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Wal-Mart, CIA, ExxonMobil Changed Wikipedia Entries

A new Web site built by an American technology student has uncovered the lengths that companies apparently go to improve their public image by tweaking their entries on Wikipedia, the online encyclopedia that — famously — "anyone can edit."

The WikiScanner site, developed by Virgil Griffith, a researcher at the California Institute of Technology, reveals changes to the online encyclopedia by linking edits back to the computers from which they emanate using each computer's unique IP address.

Griffith, 24, says he created the site "to create minor public relations disasters for companies and organizations I dislike" — a mission he may well have succeeded in.

• Click here to view WikiScanner. Due to heavy traffic, page may not load at first try.

Among those he alleges have been updating their entries are Wal-Mart, the world's largest grocer, AstraZeneca, the drugs giant, Britain's Labour Party, the CIA and the Vatican.

In one example he gives, a computer linked to an IP address registered to the Dow Chemical company is seen to have deleted a passage on the Bhopal chemical disaster of 1984, which occurred at a plant operated by Union Carbide, now a wholly-owned Dow subsidiary.

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WikiScanner cannot identify the individuals altering Wikipedia articles. It can show only that an edit was made by a person with access to an organization's network.

"Technically, we don't know whether it came from an agent of that company — however, we do know that edit came from someone with access to their network," Griffith says on his site.

A slew of other companies' computers are also shown to have been used to polish Wikipedia entries.

ExxonMobil, the U.S. oil giant, made sweeping changes to an entry on the Exxon Valdez oil spill of 1989.

A claim that the company "has not yet paid the $5 billion in spill damages it owes to the 32,000 Alaskan fishermen" is deleted and replaced with references to the funds the company has paid out.

A Web surfer using a machine on Wal-Mart's network has amended a passage on the wages that the retailer pays its employees — to the benefit of the world's largest retailer.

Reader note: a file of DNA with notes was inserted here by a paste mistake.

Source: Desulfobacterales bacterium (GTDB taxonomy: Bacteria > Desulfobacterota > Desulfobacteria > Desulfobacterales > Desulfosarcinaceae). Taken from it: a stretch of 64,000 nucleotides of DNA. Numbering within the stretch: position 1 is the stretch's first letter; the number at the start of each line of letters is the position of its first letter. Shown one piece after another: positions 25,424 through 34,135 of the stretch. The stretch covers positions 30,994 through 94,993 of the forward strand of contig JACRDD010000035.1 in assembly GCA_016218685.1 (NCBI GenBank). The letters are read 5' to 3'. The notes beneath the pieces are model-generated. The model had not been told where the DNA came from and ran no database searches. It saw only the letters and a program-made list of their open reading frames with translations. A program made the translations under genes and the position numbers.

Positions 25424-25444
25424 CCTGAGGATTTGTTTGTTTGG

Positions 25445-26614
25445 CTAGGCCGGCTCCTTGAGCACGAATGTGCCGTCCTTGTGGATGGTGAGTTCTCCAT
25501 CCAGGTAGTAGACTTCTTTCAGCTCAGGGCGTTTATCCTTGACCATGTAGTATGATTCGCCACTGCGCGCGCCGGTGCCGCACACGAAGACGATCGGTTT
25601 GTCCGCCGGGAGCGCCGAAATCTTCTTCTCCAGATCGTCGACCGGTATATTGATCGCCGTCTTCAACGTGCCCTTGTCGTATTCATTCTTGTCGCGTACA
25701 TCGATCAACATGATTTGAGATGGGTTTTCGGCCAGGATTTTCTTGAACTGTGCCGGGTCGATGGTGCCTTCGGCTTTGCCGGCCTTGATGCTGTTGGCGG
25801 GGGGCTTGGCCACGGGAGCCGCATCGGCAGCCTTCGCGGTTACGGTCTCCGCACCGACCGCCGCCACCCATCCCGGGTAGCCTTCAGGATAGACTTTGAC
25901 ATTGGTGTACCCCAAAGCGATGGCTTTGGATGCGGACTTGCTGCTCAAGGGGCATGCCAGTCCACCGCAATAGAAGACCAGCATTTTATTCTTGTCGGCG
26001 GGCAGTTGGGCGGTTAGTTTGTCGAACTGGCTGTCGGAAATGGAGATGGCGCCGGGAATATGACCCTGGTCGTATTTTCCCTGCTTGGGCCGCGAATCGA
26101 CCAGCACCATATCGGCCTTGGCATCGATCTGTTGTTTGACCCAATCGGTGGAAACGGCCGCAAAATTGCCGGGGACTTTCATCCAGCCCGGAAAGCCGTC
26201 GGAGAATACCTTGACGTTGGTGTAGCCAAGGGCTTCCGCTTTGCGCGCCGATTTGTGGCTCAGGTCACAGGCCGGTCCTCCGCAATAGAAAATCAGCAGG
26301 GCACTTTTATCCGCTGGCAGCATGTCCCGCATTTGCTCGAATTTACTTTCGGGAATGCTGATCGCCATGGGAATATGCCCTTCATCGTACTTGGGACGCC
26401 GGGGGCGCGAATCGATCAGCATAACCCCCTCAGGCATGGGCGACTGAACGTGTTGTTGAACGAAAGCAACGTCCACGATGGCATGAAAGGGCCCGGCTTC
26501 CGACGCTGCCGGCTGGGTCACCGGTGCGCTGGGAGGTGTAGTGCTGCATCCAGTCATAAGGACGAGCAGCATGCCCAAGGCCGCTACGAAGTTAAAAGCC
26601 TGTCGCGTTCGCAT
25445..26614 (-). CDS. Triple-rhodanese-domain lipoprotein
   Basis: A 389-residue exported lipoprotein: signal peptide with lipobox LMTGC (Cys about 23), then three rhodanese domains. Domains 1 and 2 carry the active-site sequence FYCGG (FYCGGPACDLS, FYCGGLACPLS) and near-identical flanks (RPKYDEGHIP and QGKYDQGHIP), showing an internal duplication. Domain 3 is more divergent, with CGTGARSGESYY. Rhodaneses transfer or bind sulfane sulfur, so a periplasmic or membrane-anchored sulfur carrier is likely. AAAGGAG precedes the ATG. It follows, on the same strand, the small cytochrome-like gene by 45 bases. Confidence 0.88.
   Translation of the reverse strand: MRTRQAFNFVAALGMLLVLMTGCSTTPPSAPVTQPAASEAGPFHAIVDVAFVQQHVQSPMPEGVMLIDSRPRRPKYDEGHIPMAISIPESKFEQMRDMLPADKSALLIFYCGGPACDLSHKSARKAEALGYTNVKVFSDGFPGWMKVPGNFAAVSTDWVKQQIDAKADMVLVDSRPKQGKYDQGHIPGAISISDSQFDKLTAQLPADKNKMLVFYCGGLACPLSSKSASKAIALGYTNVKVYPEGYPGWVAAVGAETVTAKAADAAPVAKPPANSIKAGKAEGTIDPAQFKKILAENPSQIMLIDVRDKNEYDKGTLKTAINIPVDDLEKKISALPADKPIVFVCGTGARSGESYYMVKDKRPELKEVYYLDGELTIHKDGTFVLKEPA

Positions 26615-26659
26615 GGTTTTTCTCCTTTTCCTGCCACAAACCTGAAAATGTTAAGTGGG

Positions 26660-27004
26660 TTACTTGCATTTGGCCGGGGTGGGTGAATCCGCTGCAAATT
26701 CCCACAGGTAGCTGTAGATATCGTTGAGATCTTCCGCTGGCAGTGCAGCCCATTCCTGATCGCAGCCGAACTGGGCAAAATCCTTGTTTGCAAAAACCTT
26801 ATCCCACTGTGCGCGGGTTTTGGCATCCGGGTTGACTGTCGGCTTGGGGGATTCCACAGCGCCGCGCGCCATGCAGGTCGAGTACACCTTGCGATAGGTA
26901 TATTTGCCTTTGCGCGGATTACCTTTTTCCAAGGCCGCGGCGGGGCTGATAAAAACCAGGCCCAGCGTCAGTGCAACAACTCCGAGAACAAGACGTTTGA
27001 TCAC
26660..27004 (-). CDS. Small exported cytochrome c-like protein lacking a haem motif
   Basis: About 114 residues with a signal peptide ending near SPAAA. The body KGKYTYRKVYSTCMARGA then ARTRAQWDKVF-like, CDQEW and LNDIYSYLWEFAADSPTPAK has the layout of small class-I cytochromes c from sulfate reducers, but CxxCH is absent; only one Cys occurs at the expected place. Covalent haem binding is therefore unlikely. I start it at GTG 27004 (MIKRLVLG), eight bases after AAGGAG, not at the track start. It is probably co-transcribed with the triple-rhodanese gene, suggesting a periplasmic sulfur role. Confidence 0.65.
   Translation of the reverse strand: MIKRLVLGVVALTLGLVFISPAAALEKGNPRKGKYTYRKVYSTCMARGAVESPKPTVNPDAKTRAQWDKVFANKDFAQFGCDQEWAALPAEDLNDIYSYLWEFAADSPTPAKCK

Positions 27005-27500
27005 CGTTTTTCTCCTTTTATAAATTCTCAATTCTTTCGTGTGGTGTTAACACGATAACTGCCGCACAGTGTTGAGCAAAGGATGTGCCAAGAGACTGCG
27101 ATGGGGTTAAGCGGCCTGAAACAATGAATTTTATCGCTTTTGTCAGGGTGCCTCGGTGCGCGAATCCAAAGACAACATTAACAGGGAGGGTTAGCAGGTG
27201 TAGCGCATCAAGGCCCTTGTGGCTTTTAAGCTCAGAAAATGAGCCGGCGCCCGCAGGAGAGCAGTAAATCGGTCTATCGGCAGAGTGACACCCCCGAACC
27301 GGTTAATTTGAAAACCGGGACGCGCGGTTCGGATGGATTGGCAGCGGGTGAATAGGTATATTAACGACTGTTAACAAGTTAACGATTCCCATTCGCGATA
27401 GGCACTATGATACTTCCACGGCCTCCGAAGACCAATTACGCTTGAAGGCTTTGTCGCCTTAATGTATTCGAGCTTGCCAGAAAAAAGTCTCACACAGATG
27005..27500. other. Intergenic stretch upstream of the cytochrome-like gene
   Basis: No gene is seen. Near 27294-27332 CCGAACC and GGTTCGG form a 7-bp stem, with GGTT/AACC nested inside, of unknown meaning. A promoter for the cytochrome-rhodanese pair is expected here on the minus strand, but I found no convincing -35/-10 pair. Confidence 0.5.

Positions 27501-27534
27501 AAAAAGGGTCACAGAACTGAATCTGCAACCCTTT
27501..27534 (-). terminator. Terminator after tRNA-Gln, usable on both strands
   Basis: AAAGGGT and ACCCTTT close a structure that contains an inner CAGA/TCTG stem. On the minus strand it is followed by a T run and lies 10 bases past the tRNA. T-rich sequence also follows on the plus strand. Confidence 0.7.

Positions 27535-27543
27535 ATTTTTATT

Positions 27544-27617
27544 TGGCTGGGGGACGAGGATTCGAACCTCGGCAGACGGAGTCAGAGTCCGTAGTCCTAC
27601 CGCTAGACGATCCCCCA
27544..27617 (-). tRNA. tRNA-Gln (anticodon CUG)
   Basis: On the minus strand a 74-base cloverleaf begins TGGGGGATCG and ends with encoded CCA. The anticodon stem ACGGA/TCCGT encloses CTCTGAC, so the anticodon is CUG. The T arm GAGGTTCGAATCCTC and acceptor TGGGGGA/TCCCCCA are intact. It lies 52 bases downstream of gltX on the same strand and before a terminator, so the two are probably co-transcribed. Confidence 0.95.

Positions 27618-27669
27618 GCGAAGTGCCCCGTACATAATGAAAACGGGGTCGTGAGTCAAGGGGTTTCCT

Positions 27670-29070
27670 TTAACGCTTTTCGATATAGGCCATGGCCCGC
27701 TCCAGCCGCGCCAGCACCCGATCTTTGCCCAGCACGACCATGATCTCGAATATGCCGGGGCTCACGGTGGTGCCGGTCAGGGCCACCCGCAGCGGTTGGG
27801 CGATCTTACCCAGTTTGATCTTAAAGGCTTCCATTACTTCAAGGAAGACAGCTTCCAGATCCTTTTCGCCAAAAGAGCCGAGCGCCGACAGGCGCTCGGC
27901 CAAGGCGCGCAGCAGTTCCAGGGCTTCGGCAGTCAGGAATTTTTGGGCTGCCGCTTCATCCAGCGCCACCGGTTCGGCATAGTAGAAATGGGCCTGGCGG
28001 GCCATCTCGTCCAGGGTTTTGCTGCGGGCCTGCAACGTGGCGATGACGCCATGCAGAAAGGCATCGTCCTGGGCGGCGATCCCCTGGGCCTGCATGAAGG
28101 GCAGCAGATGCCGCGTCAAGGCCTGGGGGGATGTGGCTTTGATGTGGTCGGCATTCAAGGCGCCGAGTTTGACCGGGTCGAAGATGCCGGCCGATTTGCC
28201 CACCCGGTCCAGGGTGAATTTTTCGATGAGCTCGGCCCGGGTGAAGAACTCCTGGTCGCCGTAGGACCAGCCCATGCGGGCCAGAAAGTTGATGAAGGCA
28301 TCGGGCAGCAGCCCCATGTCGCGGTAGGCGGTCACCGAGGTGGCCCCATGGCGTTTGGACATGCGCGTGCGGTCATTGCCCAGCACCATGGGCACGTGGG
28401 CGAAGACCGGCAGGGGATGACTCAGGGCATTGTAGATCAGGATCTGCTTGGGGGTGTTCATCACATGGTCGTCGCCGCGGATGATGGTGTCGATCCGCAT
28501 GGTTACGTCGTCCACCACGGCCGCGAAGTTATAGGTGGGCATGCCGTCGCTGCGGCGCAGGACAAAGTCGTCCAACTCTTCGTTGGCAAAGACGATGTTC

A computer registered to Disney, the media giant, was used to delete a reference to criticism of the use of digital-rights-management software, used by the group to safeguard digital media from piracy.

According to other Wikipedia pages laid bare by the WikiScanner site, references to claims that Seroquel, a drug developed by AstraZeneca, which allegedly made teenagers "more likely to think about harming or killing themselves" were deleted by a user of a computer registered to the drug company.

In May the U.S. Food and Drug Administration proposed that makers of all antidepressant medications — including Seroquel — update labeling to include warnings over increased risks of suicidal thinking and behavior in young adults during early treatment.

The proposed warnings would emphasize that other serious psychiatric disorders are themselves the most important causes of suicide.

Griffin told Times Online in an interview Monday afternoon that he is likely to next turn his attention to the "treasure trove of information that people give away" on social-networking sites such as Facebook and MySpace.

"I think you could do some very interesting things there — you have huge amounts of information openly available; it's not like you have to do anything naughty," he said.

Meanwhile, his efforts so far have also uncovered amendments made from computers linked to the CIA, which were used to edit entries including the biographies of the former U.S. presidents Ronald Reagan and Richard Nixon.

Individuals using computers registered to the Vatican have amended entries on Roman Catholic saints and Gerry Adams, the leader of Sinn Fein.

A computer linked to the Church of Scientology's network was used to delete references to links between it and a group dubbed the "Cult Awareness Network."

In the political arena, a computer based at Labour's offices in the Millbank neighborhood of central London was used to edit out an unflattering reference to "careerist MPs," while a computer linked to the Democrats' headquarters was used to brand listeners of Rush Limbaugh, the conservative American radio host, "legally retarded."

A user of a BBC computer, meanwhile, edited George W. Bush's middle name from "Walker" to "Wanker."

Massaging Wikipedia entries has become a well-established phenomenon as the reach of the world's most popular online reference work has become apparent.

Last year the site was transformed into a political battleground in the U.S., with politicians' aides accused of "vandalizing" entries on rival figures.

The site, launched in 2001, started an inquiry after staffers for Marty Meehan, a Democratic representative from Massachusetts, admitted having "polished" his biography.

The partisan editors were traced through their computers' unique IP addresses — which were tracked back to Senate machines.

On several occasions Wikipedia had been used as a platform for negative propaganda, the site admitted at the time.

According to a report on Wikipedia's own news service, staffers in the offices of Sen. Joe Biden of Maryland removed a paragraph concerning the plagiarism scandal that forced him out of the 1988 White House race. They also changed the section regarding Biden's then-speculative 2008 presidential campaign "to read very positively."

However, in a signal of how tempting it can be for interested parties to amend articles, Jimmy Wales, the Wikipedia founder, himself ran into controversy in 2005 when he admitted editing his own Wikipedia entry.

He said that such behavior, though tempting, "was in bad taste."